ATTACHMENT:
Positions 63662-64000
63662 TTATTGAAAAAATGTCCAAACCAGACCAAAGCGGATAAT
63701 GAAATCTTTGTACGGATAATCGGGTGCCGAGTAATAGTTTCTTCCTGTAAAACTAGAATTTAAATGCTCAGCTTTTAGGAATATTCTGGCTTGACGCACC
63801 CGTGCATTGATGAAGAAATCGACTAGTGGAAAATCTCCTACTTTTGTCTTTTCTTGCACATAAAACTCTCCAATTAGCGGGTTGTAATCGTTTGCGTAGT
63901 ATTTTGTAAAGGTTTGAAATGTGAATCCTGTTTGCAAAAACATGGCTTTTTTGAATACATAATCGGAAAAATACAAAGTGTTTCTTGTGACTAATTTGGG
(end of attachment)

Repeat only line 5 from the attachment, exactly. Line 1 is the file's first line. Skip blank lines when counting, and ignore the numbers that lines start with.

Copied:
63901 ATTTTGTAAAGGTTTGAAATGTGAATCCTGTTTGCAAAAACATGGCTTTTTTGAATACATAATCGGAAAAATACAAAGTGTTTCTTGTGACTAATTTGGG